ناهمگونی شرکت،حالت ورود بازار خارجی و انتخاب مالکیت
|کد مقاله||سال انتشار||مقاله انگلیسی||ترجمه فارسی||تعداد کلمات|
|14503||2009||6 صفحه PDF||سفارش دهید||محاسبه نشده|
Publisher : Elsevier - Science Direct (الزویر - ساینس دایرکت)
Journal : Japan and the World Economy, Volume 21, Issue 3, August 2009, Pages 213–218
We study the relationship between firm productivity, foreign market entry mode and affiliate ownership choice using Kolmogorov–Smirnov stochastic dominance tests on Japanese firm-level productivity and horizontal FDI data into 20 OECD countries during the period 1985–2001. We devote particular attention to different types of joint ventures to find that affiliate ownership increases with the parent firm's TFP.
Recent advances in the new trade theory have brought to the center of analysis the relationship between different modes of foreign market entry and intra-industry heterogeneity. The literature's main prediction is that firms follow different internationalization strategies according to their productivity levels, with more efficient firms more capable of competing in foreign markets (Melitz, 2003, Helpman et al., 2004, Helpman, 2006 and Bernard et al., 2007). A ‘MNE/exporters/domestics’ three-tiered TFP hierarchy emerges from the previous studies, where the most productive firms enter foreign markets by FDI (become MNEs), less productive firms export, and the least productive firms remain ‘domestic’, as they cannot afford to enter foreign markets. The current firm heterogeneity literature, however, fails to address the relationship between firm productivity, foreign market entry mode, and affiliate ownership choice, namely the choice between whole ownership and joint venture formation. Globally, joint ventures are a significant portion of new FDI,2 and especially so for Japanese firms. Yoshino's (1976) study of 50 major Japanese corporations found joint ventures comprised 82 percent of their foreign subsidiaries, while our data suggests joint ventures still account for over 40 percent of total Japanese FDI into 20 OECD countries during the period 1985–2001.3 Moreover, in contrast to Japanese direct investment in South-East Asia, FDI into the OECD countries is mainly horizontal (i.e., it is done with the aim of serving local markets). For example, Yoshida (2004) finds approximately 90 percent of Japanese affiliate production in North America is sold locally in the US and Canada, while less than 1 percent of Japanese production in Europe is exported out of Europe. This is in contrast to “the overwhelming majority of Japanese manufacturing affiliates in East Asia perform assembly and finishing operations”, suggesting these affiliates serve in either a vertical FDI or export-platform capacity. In this context of horizontal FDI, a study relating firm productivity and affiliate ownership choice is necessary. We show the standard three-part FDI/export/domestic TFP hierarchy should be extended to a four-part TFP hierarchy: WOS/JV/export/domestic. This relationship can be derived from a modified Helpman et al. (2004) framework that brings the foreign affiliate's ownership structure into the organizational choice of individual firms. The Helpman et al. (2004) model can be extended to consider a wider set of internationalization strategies compared to the ones explicitly accounted for in their model.4 These strategies are characterized by the intermediate level of fixed costs compared to the strategies considered in Helpman et al. (2004). Hence, forming a joint venture with another firm or firms allows also less productive firms to enter international markets which would not otherwise be possible if the set of foreign market entry modes would be limited only to the wholly owned subsidiaries as in the case of Helpman et al. (2004) framework.5 Evidence on the TFP hierarchy for Japanese firms is still rather scarce. Head and Ries (2003), based on several direct and indirect measures (sales, value added, ‘Approximate’ TFP), found that Japanese domestic firms, exporters and MNEs exhibited the predicted productivity ranking only when sales data were used, with much weaker support when direct productivity measures were employed. More recently, Murakami's (2005) results contrast with Head and Ries (2003) and show exporter TFP to be higher than the TFP of firms that only serve foreign markets via FDI, although firms that do both have higher TFP than those that do just one of those activities. Kimura and Kiyota (2006) reproduce the standard three-level TFP hierarchy for Japanese firms with a slight twist, finding that firms that do both export and FDI are more productive than firms that just do one method of foreign market entry.6 The firm-level heterogeneity studies that examine the TFP-foreign market entry decision typically do not consider the ownership structure of the foreign affiliate. To the best of our knowledge, the only study that deals with the ownership issue is Raff et al. (2007) who demonstrated affiliate ownership shares increases with TFP. However, this study focuses only on firms investing abroad, ignoring the full range of productivity comparisons (i.e., domestic, exporters, MNEs). In addition, their empirical approach is based on regression analysis while our approach uses standard Kolmogorov–Smirnov (KS) stochastic dominance tests. We also differ with respect to the previous work on firm heterogeneity by focusing on horizontal FDI by limiting our focus to host-counties within the OECD. This contrasts with several studies using Japanese data (e.g., Murakami, 2005, Kimura and Kiyota, 2006 and Tomiura, 2007) that do not consider the FDI location when categorizing firm type.7 We also calculate a firm's productivity directly via the Levinsohn and Petrin (2003) productivity measure that relies on intermediate inputs such as materials to control for simultaneity issues. This contrasts with the use of ‘approximate’ productivity measures (e.g., Head and Ries, 2003 and Tomiura, 2007), as well as with Murakami (2005) and Kimura and Kiyota (2006) who calculate a firm's TFP relative to a representative firm within the same industry.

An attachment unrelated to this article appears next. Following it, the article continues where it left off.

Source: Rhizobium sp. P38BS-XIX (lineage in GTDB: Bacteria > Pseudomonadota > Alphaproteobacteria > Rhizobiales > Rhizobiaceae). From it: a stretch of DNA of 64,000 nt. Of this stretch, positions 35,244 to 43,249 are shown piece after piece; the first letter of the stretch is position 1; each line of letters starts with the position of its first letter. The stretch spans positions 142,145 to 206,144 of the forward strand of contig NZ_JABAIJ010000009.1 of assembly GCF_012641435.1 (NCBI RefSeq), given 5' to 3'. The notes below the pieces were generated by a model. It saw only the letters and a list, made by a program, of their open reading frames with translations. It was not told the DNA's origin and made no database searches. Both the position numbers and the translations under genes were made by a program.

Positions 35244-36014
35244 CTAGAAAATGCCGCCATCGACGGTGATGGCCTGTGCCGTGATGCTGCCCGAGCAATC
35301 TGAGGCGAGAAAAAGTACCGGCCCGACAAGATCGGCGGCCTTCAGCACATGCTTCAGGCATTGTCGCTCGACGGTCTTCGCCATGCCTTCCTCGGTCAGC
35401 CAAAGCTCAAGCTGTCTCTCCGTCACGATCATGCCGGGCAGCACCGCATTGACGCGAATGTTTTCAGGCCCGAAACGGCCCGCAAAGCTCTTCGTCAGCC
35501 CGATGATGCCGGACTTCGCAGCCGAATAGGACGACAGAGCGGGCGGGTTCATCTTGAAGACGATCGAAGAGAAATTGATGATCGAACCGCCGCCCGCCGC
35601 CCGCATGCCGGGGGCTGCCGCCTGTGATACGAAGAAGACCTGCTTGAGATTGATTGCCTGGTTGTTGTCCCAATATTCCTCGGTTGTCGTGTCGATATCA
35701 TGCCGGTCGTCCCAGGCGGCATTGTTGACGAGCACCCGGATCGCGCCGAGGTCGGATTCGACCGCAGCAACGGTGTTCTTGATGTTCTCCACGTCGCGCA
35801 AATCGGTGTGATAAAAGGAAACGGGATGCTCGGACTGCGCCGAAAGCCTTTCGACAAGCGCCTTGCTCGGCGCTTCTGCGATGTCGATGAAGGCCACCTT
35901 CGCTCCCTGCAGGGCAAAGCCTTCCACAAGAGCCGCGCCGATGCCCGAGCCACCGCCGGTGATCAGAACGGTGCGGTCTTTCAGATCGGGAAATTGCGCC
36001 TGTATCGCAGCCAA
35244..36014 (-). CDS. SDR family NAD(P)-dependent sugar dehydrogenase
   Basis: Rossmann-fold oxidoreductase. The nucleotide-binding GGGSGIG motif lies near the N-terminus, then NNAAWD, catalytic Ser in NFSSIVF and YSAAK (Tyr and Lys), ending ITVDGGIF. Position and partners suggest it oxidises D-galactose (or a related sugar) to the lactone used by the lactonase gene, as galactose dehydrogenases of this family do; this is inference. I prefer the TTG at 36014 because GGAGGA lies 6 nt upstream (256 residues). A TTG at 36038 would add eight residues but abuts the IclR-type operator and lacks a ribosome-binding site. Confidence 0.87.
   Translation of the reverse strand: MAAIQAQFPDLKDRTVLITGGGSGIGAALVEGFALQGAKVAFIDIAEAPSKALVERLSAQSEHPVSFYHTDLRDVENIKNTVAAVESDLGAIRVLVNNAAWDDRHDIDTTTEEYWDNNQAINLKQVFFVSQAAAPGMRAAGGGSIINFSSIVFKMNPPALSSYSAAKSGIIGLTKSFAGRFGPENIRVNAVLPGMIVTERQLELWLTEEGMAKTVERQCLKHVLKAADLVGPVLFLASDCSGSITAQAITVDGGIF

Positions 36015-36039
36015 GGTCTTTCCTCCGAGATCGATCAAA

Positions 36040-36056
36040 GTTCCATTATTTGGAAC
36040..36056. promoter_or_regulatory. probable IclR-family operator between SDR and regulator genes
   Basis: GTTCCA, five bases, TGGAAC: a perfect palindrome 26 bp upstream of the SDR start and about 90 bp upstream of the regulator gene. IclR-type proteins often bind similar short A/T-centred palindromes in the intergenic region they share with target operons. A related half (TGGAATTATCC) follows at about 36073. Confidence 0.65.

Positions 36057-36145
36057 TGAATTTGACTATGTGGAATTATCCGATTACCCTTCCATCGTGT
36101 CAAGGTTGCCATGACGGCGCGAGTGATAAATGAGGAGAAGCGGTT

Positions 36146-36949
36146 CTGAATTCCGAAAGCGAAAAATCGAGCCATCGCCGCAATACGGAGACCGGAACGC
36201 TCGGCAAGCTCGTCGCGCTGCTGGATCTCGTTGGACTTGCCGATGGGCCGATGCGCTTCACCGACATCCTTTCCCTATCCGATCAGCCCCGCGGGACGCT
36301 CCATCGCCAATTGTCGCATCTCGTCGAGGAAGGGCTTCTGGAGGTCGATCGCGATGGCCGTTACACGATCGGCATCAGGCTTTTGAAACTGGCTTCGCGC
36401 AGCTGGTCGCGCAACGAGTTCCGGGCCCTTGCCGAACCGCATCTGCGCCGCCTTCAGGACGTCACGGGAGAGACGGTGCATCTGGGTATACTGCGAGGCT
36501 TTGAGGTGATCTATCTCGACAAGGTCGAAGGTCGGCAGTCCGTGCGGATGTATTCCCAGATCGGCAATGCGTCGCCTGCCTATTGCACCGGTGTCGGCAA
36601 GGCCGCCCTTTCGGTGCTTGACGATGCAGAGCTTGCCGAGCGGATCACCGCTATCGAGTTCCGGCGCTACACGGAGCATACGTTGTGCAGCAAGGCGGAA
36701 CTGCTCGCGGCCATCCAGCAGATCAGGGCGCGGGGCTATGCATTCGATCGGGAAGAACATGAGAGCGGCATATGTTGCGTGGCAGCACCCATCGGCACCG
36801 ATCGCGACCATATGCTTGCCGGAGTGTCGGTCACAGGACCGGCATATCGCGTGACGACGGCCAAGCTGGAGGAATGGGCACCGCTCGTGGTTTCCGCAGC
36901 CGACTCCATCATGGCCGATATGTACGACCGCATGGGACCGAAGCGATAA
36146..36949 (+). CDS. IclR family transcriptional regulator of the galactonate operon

نتیجه گیری انگلیسی
The introduction of firm heterogeneity into the new trade theory literature opened a wide array of new research opportunities, including the link between TFP and affiliate ownership choice. Our empirical results for Japanese firms suggest that the existing three-tiered TFP hierarchy: FDI/exporters/domestics, should be replaced with the more general WOS/JV/exporters/domestics hierarchy. The split of joint ventures into particular categories (majority-, equal share- and minority-owned) suggests that our hierarchical results are mostly driven by the majority-owned joint ventures. These empirical results deserve a closer theoretical attention and hopefully will lead to the revision of existing theoretical models that generate only the three-tiered TFP hierarchy by including the affiliate ownership choice into the center of analysis.